The relevant clauses of Mrs Winson’s will provided as follows:
I give to my executors my estate anywhere in the world including any property over which I have a general power of appointment TO HOLD it on trust:
6.1 to pay my debts, taxes and funeral and testamentary expenses;
6.2 to pay the residue to my husband John Raymond Winson; but if this gift fails
6.3 to divide the residue in accordance with clauses 6 [sic: 7] to 11 hereof.
- Technical Clauses
11.1 The Standard Provisions of the Society of Trust and Estate Practitioners (1st edition) apply, amended as follows:
11.1.1 Standard provision 5 (“trust for sale”) does not apply.
11.1.2 My executors may exercise their powers without consulting beneficiaries, so section 11 of the Trusts of Land and Appointment of Trustees Act 1996 does not apply.
11.2 My estate is to be divided as if any person who dies within 28 days of my death had predeceased me.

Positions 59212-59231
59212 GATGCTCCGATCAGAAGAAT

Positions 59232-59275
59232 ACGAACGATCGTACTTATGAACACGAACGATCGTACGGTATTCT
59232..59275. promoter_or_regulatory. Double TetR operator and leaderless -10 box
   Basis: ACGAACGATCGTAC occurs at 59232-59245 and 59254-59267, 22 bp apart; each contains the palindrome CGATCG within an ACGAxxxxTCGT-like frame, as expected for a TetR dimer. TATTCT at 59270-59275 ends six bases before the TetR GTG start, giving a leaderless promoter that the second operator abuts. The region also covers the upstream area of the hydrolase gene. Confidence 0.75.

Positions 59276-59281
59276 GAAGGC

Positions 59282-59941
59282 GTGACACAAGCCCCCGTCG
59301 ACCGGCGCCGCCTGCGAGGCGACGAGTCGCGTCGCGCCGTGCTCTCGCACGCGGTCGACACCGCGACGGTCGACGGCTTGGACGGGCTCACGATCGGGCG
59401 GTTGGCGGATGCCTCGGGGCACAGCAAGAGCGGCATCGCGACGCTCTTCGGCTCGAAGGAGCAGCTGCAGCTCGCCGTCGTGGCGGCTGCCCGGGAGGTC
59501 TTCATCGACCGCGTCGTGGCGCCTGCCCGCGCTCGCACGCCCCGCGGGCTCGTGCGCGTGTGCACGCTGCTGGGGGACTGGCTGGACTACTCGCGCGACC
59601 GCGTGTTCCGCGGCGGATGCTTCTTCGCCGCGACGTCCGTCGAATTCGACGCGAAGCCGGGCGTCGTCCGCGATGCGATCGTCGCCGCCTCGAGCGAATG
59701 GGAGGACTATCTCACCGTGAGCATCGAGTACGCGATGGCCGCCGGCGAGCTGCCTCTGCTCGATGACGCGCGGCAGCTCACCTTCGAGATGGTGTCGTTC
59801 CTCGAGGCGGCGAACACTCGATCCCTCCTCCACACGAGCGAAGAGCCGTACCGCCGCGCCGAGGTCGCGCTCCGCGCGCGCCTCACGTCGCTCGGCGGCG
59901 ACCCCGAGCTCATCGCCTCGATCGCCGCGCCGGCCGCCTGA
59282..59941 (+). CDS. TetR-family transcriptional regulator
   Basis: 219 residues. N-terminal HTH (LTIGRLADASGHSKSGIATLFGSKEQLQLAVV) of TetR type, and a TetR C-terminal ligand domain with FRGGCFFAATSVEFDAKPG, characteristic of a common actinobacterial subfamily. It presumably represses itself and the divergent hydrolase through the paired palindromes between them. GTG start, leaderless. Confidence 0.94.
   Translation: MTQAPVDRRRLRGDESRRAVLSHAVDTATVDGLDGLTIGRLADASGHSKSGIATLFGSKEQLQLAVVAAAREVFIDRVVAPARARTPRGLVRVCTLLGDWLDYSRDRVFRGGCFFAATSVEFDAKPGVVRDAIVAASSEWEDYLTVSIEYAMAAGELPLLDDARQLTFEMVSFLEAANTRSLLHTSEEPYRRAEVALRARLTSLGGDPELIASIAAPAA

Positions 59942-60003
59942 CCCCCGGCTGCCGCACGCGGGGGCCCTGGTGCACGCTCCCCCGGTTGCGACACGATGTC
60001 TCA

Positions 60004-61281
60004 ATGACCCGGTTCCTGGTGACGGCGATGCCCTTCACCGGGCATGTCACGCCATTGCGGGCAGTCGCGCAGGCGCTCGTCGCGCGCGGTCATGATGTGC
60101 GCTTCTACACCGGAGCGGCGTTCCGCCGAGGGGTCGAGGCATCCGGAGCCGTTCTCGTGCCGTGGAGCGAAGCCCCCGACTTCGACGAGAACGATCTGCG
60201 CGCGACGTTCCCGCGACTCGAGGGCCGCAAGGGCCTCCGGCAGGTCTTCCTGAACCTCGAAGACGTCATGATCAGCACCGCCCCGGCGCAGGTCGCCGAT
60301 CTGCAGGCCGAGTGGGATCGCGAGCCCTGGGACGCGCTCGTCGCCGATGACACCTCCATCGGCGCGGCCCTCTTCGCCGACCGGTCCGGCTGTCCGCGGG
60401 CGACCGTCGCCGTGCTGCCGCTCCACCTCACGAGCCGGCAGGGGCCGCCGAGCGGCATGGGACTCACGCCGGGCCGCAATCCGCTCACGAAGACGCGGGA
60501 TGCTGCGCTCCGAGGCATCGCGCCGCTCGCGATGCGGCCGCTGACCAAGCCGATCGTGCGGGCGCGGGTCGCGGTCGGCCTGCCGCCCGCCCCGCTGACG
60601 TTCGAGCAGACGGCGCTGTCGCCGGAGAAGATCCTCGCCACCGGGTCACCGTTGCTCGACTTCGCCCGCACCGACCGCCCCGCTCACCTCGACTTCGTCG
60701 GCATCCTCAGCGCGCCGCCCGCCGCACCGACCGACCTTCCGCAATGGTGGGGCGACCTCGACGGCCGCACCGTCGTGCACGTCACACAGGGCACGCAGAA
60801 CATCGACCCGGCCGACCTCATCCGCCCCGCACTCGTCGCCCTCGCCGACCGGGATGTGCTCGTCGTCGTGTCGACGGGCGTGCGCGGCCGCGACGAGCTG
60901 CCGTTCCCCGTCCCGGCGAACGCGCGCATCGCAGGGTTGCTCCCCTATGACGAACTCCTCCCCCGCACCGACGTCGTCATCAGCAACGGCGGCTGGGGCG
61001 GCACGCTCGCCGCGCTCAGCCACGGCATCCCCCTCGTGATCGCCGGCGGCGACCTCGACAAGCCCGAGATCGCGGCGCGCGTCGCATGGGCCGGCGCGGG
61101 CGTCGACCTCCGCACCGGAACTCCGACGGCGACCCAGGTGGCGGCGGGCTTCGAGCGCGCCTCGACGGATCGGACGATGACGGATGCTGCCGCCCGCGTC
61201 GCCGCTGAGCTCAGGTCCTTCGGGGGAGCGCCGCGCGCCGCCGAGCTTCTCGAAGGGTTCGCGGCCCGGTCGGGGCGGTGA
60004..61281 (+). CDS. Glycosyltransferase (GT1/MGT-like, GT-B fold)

After Mr and Mrs Winson’s deaths, the nieces as residuary beneficiaries instructed the draftsman’s firm to administer the two estates, which were sworn at c.£968,000 and c.£798,000 respectively. The firm advised that the survivorship clause applied to the gift of residue to the surviving spouse and that because neither spouse had survived the other by 28 days, both were deemed to have predeceased the other and the 23 legacies therefore had to be paid twice, once out of each estate. The nieces were initially content with that, but later changed their stance and instructed new solicitors who alleged that that result failed to give effect to Mr and Mrs Winson’s intentions (that the legacies should only be paid once out of the estate of the survivor) and made them as residuary beneficiaries worse off to the tune of £214,500 (i.e. the duplicate payment of the 23 legacies), in respect of which they threatened professional negligence proceedings. The draftsman’s firm (via its insurers) also instructed solicitors, who argued that as a matter of construction the survivorship clause in Mrs Winson’s will (clause 11.2, set out above) could be said not to apply to her gift of residue to Mr Winson (clause 6.2, set out above) and that this would resolve the problem.